Abstract 11509: Adenosine Triphosphate - Sensitive Potassium Channel Opener Diazoxide Must Be Administered at the Onset of Stress to Provide Myocyte Protection During Metabolic Inhibition
Objective: Adenosine triphosphate sensitive (KATP) potassium channel opener diazoxide (DZX) maintains myocyte volume and contractility during stress via an unknown mechanism when administered at the onset of stress. These benefits are lost when DZX is administered after the onset of the stress of hypothermic hyperkalemic cardioplegia. The present study investigated the cardioprotective potential of diazoxide when added after the onset the stress of metabolic inhibition.
Methods: Isolated mouse ventricular or human atrial myocytes were exposed to control Tyrode’s solution (TYR) for 10 min, test solution for 30 min including: metabolic inhibition (MI) containing 2-deoxyglucose and NaCN or MI + 100uM diazoxide (MI+DZX) with DZX added after 10 or 20 min stress; followed by 20 min re-exposure to TYR (+/- DZX). Myocyte volume was compared.
Results: MI resulted in significant myocyte (human and mouse) swelling similar to that previously reported. DZX demonstrated only minor reduction in swelling when administered early (after 10 min of stress) and benefit was seen only after 5 min and after 20 min of DZX in mouse and human myocytes, respectively (Figure, Myocytes exposed to 10 min Tyrode’s (time 0-10min), 30 min stress (time 10-40), and 20 min re-exposure to Tyr (time 40-60min). Mean change in myocyte (mouse = top, human = bottom) volume from baseline, SEM omitted for clarity, * indicates only time points during stress NOT different (p>0.05) from Tyrode’s control). DZX provided no benefit when administered during re-exposure only. Human myocytes demonstrated prolongation of return to baseline volume in the MI group following re-exposure to TYR.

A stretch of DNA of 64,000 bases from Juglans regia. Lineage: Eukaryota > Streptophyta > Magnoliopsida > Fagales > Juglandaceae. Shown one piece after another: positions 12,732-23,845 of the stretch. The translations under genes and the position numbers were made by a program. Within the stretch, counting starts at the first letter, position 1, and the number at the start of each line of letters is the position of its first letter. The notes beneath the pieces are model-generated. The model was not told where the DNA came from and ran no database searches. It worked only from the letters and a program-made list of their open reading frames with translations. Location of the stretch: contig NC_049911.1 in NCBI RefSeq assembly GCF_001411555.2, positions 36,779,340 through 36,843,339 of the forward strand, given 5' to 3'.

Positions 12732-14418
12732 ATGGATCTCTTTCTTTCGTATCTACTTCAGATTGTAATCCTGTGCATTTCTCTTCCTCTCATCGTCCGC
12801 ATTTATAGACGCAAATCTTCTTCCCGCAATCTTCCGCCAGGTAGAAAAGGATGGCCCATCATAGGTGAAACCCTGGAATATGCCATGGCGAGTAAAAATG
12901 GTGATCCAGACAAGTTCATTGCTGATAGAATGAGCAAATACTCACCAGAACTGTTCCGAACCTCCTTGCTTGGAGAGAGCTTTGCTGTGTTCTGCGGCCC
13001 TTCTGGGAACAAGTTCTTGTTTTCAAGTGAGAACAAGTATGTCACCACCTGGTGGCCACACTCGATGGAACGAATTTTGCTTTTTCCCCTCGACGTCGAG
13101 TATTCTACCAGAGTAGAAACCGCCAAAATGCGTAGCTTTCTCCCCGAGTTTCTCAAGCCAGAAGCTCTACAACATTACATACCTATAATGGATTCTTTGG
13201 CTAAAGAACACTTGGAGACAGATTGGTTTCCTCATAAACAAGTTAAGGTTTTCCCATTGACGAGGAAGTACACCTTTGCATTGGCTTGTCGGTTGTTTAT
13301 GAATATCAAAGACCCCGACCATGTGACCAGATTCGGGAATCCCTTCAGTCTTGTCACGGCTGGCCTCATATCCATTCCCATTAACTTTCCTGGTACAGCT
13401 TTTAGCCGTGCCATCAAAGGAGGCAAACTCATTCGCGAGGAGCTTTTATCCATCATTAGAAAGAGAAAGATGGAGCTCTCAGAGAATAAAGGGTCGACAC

Conclusions: To maintain myocyte volume homeostasis during metabolic inhibition, KATP channel opener diazoxide requires administration at the onset of stress. These data have implications for any future clinical use of diazoxide as a cardioprotective adjunct.
- © 2013 by American Heart Association, Inc.